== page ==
I’m flummoxed by writers who can churn out thousands of words day after day. Yeah, everyone has a different process. Mine is more of an “ocean wave” where the tide comes in and goes out, a little farther each time… but dang. Some days the tide stops. So I give my brain (and subconscious) a little break, time to ruminate, swallow, chew again. Taking a break (like right now, writing this blog post) can refresh the well, fill the cistern, drink from the stream of ... well, you get the idea. Every writer needs a few breaks to prevent burnout. Take a nap. Do yoga. READ A BOOK.

Reading is especially good, especially if it's something outside of the genre you're writing. Anything but, in fact, as far from normal as possible, like a zombie horror, or a biography (I'm tackling the one about Alexander Hamilton), a classic, whatever strikes your fancy. And read like a writer while you're at it. Nuances of character, a fresh descriptive phrase, or a vocabulary word the author uses in a unique way. File it in the back of your mind.

Thibodeau Photography
I almost always come up with something to plug in that works earlier in the draft, or where I stopped. Often what comes is something important that I’d never planned on – a happy accident, as the painter Bob Ross would call it. Sometimes it’s just a small detail. Whatever, I welcome it.

Chew on that. It might help your first draft.

Meg Mims is currently writing the "Shamelessly Adorable" teddy bear cozy mystery series - Bearly Departed will debut in June for Kensington, and she's working on Bear Witness to Murder now. Meg won a 2012 Best First Novel Spur Award for Double Crossing, a western mystery, and is also one half of the writing team D.E. Ireland for the Eliza Doolittle & Henry Higgins mysteries - with two finalist berths in 2014 and 2016 for the Agatha Award Best Historical Mystery. Meg is chafing to write another western, if she can squeeze more calendar days into the year.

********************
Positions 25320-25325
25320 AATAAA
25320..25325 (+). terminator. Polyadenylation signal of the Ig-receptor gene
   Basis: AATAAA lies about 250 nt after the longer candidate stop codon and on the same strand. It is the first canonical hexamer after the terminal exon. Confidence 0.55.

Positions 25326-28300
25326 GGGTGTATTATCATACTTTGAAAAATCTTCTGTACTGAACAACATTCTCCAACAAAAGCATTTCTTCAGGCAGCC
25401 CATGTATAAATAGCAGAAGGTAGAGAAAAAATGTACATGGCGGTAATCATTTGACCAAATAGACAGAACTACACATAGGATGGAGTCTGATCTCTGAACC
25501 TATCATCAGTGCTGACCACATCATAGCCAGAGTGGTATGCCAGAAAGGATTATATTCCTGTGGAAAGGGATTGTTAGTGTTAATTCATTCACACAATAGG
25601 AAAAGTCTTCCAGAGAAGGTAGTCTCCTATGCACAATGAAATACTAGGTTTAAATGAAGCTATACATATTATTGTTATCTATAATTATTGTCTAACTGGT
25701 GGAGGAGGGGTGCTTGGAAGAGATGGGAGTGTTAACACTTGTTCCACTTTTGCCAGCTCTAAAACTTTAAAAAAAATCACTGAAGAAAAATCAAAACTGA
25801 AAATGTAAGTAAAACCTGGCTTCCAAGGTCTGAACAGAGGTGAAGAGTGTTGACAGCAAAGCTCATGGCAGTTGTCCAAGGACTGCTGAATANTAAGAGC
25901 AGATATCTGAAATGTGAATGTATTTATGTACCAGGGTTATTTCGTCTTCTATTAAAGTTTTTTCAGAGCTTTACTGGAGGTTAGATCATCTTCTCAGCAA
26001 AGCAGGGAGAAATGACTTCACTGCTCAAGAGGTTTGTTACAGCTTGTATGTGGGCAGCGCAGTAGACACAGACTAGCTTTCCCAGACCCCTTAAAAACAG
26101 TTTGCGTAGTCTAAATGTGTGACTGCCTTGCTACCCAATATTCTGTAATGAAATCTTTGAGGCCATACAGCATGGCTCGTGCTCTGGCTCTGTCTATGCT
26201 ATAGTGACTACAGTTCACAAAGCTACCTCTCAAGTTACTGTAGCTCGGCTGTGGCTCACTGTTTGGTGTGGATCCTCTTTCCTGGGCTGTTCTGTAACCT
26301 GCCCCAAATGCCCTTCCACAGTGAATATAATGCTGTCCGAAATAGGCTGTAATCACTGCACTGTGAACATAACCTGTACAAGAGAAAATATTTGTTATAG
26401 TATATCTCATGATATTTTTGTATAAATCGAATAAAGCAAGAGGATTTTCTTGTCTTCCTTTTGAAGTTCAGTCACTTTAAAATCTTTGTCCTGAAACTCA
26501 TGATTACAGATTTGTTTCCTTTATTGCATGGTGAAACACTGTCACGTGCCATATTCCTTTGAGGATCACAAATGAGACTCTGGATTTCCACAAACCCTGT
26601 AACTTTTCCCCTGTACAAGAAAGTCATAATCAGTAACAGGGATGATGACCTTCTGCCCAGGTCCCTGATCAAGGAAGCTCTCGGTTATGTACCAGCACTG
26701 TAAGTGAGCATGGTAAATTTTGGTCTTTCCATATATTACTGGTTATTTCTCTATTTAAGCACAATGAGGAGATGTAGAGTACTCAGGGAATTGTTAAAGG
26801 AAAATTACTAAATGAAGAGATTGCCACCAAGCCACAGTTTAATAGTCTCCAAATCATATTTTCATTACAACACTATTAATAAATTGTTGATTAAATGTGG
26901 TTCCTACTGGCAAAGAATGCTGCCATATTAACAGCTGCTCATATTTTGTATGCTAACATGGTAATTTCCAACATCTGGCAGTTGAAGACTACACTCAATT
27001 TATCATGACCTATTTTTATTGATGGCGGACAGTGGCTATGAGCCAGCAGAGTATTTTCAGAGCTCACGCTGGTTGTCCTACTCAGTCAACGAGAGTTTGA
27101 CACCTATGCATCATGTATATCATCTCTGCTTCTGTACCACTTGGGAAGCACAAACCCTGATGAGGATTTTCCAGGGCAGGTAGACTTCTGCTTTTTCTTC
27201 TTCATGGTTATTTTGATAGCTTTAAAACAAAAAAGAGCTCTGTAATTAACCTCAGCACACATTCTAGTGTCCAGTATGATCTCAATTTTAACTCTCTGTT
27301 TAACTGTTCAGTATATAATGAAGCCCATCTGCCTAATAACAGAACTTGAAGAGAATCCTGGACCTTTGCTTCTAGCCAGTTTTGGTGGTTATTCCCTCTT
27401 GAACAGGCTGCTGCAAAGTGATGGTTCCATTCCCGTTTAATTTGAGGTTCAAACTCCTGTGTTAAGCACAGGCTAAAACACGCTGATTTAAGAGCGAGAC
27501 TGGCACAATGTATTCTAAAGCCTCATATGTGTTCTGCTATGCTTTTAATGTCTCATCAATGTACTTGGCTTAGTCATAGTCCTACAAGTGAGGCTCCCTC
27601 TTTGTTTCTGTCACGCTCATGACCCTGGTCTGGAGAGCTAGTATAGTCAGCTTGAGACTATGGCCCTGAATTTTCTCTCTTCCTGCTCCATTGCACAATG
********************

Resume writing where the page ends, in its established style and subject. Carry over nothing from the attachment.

1. Meg,

    I really like the Terry Pratchett quote, “The first draft is just you telling yourself the story.” There's so much truth in those words. I'm a pantser, for the most part, so my stories unfold as I write them.

    Once upon a time, I attempted to follow a set schedule of writing for a minimum daily word count. The disappointment of not meeting my arbitrarily, self-imposed word count made the task of writing a dreaded activity, so I stopped. I've given myself permission to enjoy whatever intrusions come along each day without the guilt that I'm not producing words.

    However, when I'm not actually putting fingers-to-keyboard/pencil-to-paper, I'm still thinking about my stories and mentally working through scenes or plot holes. I don't write everyday--sometimes not even every week. But when I am in writing mode, it's Katie bar the door.

  2. My process is much like yours, Meg. I have an outline. I write character sketches and keep track of everything in a notebook. Once in a while, I get a little epiphany or a snippet of conversation comes to me and I write it down in the notebook with a note about where it belongs.
    Sometimes I get stuck even though I have an outline. It's more like I've just stalled out and am immobilized. Sometimes I slog through even though I'm :
    "just not feeling it." I never force myself to write because, when I do that, I just sit there and nothing happens.
    Once I get that first draft finished, no matter how awful it is, I feel a huge relief like a weight is off my shoulders. I have the bones of my story. Now I can get down to business and get it the way I want it to be.
    I am so amazed at how much alike we are in our writing style. All the best to you, Meg.